by Ray Grigg
The agreement by the G7 nations to completely “decarbonize” their economies by 2100 is a watershed moment that deserves qualified celebration. While the details are sketchy and the language vague, the declaration is nonetheless official recognition by the world’s largest economies that the continued burning of fossil fuels is ecologically unsustainable and must end.
This is good news. The science is unequivocal and the political pressure for such a declaration has become so palpable that even the most recalcitrant of leaders had to make some responsive gesture. The major initiative for action came from Germany’s Chancellor Angela Merkel who wanted complete decarbonization by 2050. Her country has been working hard on this objective and she believes it is technologically possible and climatically imperative to keep the global temperature increase below a critical 2°C.
Unfortunately, her ambitious objective was subverted by Japan and Canada — Japan because of energy insecurity caused by the Fukushima nuclear disaster, and Canada because of Stephen Harper.
Canada’s Prime Minister has developed a reputation for consistently subverting climate talks and diminishing mitigation targets. This has been the case internationally and nationally. After nine years of promises he has yet to address the huge carbon emissions from Canada’s oil and gas industry. This country still has no climate mitigation strategy, and habitually falls far short of reaching its United Nations’ carbon emission obligations.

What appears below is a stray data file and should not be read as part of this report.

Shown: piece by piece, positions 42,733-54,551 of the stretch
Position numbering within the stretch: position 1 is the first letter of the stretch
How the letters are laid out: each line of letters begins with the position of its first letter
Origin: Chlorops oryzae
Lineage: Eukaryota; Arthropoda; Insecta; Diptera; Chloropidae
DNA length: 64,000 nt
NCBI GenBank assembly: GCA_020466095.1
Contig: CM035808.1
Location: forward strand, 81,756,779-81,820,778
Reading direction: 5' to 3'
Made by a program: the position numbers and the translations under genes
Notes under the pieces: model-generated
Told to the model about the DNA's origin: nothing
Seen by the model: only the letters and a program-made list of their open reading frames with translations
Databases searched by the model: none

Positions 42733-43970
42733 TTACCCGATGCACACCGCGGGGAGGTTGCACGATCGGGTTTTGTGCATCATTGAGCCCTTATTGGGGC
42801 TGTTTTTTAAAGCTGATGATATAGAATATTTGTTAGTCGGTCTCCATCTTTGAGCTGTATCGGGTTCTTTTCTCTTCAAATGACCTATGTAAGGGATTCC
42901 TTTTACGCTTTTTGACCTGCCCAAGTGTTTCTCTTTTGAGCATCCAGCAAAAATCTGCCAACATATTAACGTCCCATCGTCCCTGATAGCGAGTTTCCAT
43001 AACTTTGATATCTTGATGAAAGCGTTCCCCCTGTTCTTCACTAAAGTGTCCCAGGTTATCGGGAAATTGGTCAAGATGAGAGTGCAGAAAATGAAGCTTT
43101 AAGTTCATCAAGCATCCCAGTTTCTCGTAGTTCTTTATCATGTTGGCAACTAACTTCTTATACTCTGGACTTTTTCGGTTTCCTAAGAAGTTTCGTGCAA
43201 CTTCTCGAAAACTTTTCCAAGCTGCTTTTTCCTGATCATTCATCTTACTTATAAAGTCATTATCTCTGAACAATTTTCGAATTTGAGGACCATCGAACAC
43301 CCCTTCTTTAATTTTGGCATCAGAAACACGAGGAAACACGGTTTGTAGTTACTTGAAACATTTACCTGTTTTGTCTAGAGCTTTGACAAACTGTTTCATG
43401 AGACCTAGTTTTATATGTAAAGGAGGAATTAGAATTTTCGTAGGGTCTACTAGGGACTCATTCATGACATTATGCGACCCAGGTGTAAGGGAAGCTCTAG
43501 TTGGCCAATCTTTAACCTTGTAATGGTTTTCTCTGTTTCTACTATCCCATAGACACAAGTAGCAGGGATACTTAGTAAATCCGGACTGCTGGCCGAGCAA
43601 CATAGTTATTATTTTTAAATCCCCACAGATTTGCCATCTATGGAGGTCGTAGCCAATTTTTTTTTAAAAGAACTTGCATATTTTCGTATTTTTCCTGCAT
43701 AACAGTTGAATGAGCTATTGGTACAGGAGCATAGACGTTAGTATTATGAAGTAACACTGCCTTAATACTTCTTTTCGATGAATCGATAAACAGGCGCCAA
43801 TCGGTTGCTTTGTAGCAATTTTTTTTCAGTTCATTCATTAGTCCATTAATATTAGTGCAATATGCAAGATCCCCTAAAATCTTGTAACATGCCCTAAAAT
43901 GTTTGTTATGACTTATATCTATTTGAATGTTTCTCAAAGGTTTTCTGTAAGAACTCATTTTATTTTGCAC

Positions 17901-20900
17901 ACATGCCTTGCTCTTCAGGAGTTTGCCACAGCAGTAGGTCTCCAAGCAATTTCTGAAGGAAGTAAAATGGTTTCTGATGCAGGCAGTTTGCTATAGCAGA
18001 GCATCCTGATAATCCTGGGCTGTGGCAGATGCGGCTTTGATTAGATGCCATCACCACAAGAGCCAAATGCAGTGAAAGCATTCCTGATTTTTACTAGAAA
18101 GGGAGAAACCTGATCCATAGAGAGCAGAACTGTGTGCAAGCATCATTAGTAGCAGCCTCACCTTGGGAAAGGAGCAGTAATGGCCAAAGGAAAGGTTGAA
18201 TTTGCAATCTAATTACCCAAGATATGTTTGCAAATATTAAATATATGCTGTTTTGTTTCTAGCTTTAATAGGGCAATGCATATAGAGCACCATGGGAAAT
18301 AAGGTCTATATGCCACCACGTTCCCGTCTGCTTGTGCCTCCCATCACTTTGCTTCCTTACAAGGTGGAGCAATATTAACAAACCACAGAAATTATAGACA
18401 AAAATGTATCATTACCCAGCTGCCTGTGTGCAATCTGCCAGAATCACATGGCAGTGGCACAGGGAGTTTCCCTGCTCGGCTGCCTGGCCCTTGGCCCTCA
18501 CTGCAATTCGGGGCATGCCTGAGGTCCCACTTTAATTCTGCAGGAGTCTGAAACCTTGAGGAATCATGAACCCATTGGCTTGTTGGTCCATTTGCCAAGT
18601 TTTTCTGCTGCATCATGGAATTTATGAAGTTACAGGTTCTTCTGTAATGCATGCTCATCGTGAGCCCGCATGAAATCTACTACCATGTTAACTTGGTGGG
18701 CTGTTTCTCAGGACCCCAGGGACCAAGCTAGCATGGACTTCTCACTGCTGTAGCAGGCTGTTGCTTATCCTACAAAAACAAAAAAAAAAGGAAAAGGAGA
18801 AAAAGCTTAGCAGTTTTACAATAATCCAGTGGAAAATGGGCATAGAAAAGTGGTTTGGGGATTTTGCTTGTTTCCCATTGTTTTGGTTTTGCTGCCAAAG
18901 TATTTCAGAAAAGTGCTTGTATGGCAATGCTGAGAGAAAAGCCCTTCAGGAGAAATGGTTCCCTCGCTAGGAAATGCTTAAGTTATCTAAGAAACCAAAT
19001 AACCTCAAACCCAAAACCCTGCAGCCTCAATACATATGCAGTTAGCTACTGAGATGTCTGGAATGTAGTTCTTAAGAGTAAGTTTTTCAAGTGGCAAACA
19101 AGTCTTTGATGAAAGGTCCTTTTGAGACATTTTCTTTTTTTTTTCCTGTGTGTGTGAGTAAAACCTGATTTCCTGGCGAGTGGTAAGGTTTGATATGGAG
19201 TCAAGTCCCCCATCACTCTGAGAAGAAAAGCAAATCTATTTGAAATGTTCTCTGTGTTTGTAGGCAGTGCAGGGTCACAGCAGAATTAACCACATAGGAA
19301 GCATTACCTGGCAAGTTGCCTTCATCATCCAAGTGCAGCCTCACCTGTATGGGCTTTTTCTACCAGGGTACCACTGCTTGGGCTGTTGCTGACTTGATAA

At the G7 summit, according to a CBC report, Canada’s Prime Minister described “Russian President Vladimir Putin as a disruptive force whose former role in the [G8] organization inhibited co-operation.” Mr. Harper is quoted as saying, “Mr. Putin makes it his business to be deliberately troublesome.” But this is precisely the reputation Mr. Harper has developed in all climate negotiations involving him — greenhouse gas (GHG) reductions would invariably be higher and emissions lower without the Prime Minister’s involvement. If Mr. Putin is politically “troublesome”, Mr. Harper is his environmental equivalent.
Nonetheless, the G7’s Declaration is significant, stressing that its members be “mindful” of the “latest IPCC results” while emphasizing “that deep cuts in global greenhouse gas emissions are required with a decarbonization of the global economy over the course of this century.”
As a member of the G7, Canada has been forced to recognize the principle and the target of a decarbonized economy. Mr. Harper may be correct in assuring existing businesses that, “Nobody is going to start to shut down their industries or turn off the lights. We have to find a way to lower carbon emitting energy.” His obvious hedging leave him pushing the proverbial river. The trend to green “industries” and zero carbon energies is unstoppable.
The G7 has identified its North Star and can now navigate to its destination. Any detours and deviations will be more obvious. The tar sands, LNG projects, coal exports and any development involving fossil fuels will henceforth be subject to new levels of scrutiny and censure.
Yes, 2100 is 85 years away. But a United Nations’ Climate Change Conference (COP21) to establish new binding GHG reductions will be held in Paris this December. More G7s will follow. And, as global climate change becomes increasingly disruptive and costly, Mr. Harper’s contribution will be judged as stubborn, anachronistic and irresponsible.